Did you know that the word bungalow is a throwback to Britain’s Colonial past? The bungalow came into the English language in the late 17th century from the Hindi word bangla, meaning belonging to Bengal. The word was used to describe the type of cottage built for early European settlers and traders in eastern India. The term has since spread around the world to generally mean a wide single-storey house, possibly with rooms built into the roof, and sometimes surrounded by a verandah – another Hindi word.
In the UK recent research by the online estate agent House Simple has revealed a sharp decline in the number of bungalow properties on the market. The survey showed that only 7% of houses for sale across the country were bungalows, and that in almost three quarters of towns and cities bungalows accounted for less than 10% of the houses available. Other data from the National House Building Council reveals that in 2016 only 2,210 bungalows were built across the country, compared with 26,406 in 1986.
In some areas the situation is even more acute. London, where bungalows made up 0.9% of properties for sale, Aberdeen with 1.4%, Portsmouth with 2%, Oxford with 2.2% and Cambridge with 2.5% are at one end of the scale. Other places more associated with a retired population lie at the other end – Worthing for example showed that 24.1% of its housing stock for sale were bungalows, followed by Bournemouth with 21.9%. Closer to home, the Herts Advertiser claimed that 8.5% of properties on the market in St Albans were bungalows, but only 2.3% in Hatfield.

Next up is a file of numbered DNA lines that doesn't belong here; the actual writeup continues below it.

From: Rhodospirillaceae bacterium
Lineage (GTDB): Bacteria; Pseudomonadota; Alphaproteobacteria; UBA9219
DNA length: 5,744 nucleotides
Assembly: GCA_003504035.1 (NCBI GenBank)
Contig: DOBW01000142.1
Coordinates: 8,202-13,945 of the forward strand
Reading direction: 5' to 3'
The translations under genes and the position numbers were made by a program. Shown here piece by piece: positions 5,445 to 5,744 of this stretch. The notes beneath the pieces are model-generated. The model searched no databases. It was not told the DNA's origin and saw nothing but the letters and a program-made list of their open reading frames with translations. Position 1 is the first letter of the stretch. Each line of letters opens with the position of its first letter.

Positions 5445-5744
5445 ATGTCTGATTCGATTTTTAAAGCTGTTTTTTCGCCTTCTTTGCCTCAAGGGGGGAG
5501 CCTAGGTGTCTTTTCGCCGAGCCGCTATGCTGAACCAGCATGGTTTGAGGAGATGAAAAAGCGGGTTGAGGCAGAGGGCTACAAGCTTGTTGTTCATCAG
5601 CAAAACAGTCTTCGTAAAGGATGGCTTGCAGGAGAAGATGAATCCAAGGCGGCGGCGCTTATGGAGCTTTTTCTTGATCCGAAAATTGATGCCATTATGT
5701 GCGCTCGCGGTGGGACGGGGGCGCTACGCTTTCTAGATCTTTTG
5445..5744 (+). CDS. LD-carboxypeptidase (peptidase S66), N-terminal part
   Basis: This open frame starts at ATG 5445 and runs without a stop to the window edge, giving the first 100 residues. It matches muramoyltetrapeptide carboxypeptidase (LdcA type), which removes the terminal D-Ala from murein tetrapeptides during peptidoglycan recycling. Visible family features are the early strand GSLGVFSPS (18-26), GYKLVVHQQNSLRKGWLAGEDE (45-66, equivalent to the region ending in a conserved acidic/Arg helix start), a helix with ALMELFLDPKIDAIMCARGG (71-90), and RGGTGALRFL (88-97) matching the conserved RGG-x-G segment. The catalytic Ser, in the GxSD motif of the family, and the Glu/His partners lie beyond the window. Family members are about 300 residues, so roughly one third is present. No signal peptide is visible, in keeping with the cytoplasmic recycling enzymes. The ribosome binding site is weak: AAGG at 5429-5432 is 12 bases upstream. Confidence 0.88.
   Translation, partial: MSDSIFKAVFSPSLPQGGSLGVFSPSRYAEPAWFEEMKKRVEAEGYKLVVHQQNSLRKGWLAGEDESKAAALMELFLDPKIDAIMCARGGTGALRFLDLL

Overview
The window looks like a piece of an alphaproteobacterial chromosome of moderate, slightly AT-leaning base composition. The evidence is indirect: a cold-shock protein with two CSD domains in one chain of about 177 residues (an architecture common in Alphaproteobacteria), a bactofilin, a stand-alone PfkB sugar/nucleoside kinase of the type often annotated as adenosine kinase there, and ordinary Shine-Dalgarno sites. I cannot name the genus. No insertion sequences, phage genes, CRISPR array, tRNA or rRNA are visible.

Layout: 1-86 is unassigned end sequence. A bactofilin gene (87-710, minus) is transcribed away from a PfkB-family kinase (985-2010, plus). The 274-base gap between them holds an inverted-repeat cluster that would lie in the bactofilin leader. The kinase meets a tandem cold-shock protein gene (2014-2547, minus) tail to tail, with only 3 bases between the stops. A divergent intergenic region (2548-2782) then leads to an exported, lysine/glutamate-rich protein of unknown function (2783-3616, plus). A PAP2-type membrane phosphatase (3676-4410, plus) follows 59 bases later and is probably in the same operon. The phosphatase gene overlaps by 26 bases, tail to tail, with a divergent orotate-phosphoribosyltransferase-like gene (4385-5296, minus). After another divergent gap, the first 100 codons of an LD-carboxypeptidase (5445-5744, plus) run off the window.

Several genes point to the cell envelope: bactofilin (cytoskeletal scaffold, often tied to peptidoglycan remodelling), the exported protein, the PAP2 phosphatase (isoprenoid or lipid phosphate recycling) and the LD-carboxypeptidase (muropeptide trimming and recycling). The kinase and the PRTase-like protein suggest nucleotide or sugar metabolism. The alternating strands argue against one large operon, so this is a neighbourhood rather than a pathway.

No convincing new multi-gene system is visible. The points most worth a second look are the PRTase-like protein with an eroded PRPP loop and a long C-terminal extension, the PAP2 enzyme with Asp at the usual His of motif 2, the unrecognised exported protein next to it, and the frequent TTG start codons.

Building a new bungalow on a plot is likely to offer much lower returns for a builder. Conversely, existing bungalows may have been occupied by elderly owners for many years and often require modernisation. In this instance it is much more profitable for a developer to demolish the bungalow and replace it with a new, larger family house on the same plot.
Does any of this matter? In terms of the UK’ ageing population it certainly does. Bungalows have traditionally met a specific housing need for those who are less physically mobile, or those who simply wish to down-size to a more manageable property. Historically, the older generation could happily look after themselves in a bungalow property for many years as they became less and less physically fit. However, with fewer bungalows being built and the existing stock declining in numbers the older generation will have nowhere to go, leading inevitably to yet more pressure on the care home sector and the NHS. Without financial incentives developers are likely to build fewer bungalows in the future, turning today’s local problem into a full-blown national crisis.
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